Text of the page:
July 5th – July 11th
Let’s state the obvious and say that I am writing the post about two weeks too late. I have determined two things: writing is hard; and, having self-discipline around writing is even harder. I COULD say that part of my delinquency with writing is due to the fact that I am being very active and social with my time in Montana, and putting away a significant chunk of time for writing is a challenge; but I could also admit that I chose to teach myself how to make Bavarian pretzels instead. (Did you know that you can make baking soda more alkaline if you bake it at 300 degrees for an hour? Did you know that pretzels have that amazing brown crust because they are DIPPED IN LYE before being baked? Lastly, did you know that dipping your pretzels in baked baking soda instead of lye will result in the crust of your pretzels foaming when it comes into contact with some amazing mustard just like when you mixed baking soda and vinegar when you were a kid?) Foaming pretzels are not my #1 choice, but I tried.
In truth, this post is late because I simply did not write it; and as Amy Poehler (and a few others, I am sure) says in “Yes, Please,” the doing it is the thing.
BUT ANYWAY, here is what my second week of training looked like:
*Please do take note of the extremely official language I am attempting to use while creating these tables.*
This week was a bit confuddled (real word). Katie got my ass out of bed at 6:00 am on Tuesday to go up the M with her. She promised she would buy me a croissant if I came with her so that she could get a hike in before she had to go to work. I’m not saying no to a croissant, especially when it’s from The Wild Crumb.
We ascended to the M (which you will remember from my first week of training) via the “hardest” route. It’s half a mile of almost vertical incline on gravel and slated rock, so yeah, it’s not the easiest. It is, however, short. Katie, who comes in at about 25 pounds fewer than me and has legs for days manages to skip up this like the little mountain goat that she is while I concentrate on breathing and stopping every few minutes to check if I actually have managed to bust through my maximum heart rate. As you can see noted above, my max heart rate did come to 168, so goal achieved!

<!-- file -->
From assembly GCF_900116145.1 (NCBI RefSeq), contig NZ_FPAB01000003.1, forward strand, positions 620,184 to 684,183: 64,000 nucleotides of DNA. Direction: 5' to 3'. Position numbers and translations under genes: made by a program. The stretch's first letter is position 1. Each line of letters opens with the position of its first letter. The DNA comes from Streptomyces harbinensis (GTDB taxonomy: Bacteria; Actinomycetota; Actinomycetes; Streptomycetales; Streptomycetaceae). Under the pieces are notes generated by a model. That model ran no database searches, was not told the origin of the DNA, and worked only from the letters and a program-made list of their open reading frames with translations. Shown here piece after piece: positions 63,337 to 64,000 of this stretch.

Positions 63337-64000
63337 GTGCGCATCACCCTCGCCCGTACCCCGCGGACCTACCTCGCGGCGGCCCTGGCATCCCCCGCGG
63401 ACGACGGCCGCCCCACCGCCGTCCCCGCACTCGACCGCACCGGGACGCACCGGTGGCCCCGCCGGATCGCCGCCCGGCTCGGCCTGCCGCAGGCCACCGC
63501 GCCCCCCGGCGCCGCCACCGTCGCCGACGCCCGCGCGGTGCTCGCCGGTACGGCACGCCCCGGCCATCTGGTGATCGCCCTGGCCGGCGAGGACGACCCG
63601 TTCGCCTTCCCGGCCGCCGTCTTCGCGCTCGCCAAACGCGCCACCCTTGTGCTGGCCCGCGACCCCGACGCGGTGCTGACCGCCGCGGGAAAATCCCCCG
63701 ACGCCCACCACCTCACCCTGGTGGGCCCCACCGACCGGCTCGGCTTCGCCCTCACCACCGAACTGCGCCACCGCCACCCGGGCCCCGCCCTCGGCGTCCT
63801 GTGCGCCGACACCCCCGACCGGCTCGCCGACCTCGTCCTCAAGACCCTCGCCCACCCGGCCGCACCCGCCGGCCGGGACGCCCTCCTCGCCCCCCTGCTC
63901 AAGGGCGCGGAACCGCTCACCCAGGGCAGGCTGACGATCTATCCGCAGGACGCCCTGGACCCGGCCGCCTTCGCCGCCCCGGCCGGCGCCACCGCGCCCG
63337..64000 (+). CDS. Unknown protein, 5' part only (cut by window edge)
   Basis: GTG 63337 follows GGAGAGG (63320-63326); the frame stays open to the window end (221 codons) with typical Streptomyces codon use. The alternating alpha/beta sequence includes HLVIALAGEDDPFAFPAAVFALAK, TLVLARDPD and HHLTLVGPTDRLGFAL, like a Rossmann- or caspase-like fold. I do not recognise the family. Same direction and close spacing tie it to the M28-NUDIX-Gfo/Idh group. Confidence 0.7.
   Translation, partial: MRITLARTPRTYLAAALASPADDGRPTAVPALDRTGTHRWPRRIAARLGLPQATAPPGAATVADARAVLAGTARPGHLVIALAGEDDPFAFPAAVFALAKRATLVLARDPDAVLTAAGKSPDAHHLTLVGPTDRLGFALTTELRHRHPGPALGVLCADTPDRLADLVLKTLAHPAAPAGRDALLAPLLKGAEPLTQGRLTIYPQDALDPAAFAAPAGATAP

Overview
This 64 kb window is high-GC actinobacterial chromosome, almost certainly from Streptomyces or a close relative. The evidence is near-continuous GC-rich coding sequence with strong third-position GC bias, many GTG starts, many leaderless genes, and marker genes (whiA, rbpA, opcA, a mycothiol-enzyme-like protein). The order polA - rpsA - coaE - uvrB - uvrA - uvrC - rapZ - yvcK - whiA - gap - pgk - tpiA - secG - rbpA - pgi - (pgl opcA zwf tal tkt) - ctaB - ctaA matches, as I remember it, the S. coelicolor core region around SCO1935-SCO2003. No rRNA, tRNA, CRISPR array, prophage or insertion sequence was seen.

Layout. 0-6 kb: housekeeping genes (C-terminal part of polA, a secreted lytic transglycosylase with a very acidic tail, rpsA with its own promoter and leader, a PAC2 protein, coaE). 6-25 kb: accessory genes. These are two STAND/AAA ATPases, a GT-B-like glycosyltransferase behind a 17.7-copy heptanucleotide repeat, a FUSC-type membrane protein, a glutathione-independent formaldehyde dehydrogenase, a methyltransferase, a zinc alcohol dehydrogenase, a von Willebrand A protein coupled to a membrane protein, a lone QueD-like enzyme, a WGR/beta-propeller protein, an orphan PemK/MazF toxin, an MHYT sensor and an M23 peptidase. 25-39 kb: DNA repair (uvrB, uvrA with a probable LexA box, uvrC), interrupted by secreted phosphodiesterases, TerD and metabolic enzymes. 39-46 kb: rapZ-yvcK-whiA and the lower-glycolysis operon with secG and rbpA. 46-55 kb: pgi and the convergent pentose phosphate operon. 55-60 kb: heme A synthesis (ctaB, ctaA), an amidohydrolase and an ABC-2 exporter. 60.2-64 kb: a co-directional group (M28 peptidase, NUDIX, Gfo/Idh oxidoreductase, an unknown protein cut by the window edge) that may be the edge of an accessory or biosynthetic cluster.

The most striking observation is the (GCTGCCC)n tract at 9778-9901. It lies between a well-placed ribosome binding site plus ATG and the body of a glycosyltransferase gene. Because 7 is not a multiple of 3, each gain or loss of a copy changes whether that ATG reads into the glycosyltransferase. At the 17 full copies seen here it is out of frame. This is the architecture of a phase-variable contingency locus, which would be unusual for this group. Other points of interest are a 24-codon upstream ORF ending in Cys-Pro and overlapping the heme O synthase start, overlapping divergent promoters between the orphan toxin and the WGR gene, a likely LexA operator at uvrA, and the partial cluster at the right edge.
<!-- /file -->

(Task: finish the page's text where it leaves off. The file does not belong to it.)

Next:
Also, just because I know that you are all DYING to know, this is what a ham and gruyere croissant from the Wild Crumb looks like:
Also please note that Katie has inherited the McCahan family talent for facial contortions.
I was apparently feeling like a bit of a max heart rate junkie that Tuesday because (after I napped, because I was feeling tired and I’m retired) I followed up our short morning hike with a run that blew the roof off my target max. heart rate into the blue fire zone of 169 bpms and above. This was not a fun run.
Wednesday, however, was fun.
My aunt owns and rides a horse here in MT named Belle. She is one of the sweetest little mares on the planet, she’s beautiful, and she is hella lazy, which also makes her a fairly safe horse to ride. The first time I got on Belle, she knew that I was more than stupid about what I was supposed to do. I would be nudging her and nudging her to go forward, pulling higgledy-piggledy on the reigns, and she would just stand there, waiting for me to give up. I started taking lessons on Belle with my aunt’s riding teacher Laurie. Laurie is amazing. She’s the long haired, Montana-raised, horse ridin’, strait talkin’ lady who you want to play your exotic Western mentor in the Nora Roberts version of your life in which you (an up-tight Easterner) learn a whole lot of life lessons from these salt-of-the-earth, rancher-type people. Laurie says “crick” instead of “creek,” has a horse named “Doug,” and always greets me with a “There’s Molly!” like it’s always a wonderful surprise to see me.
She also doesn’t let you hold anything back when it comes to horse riding.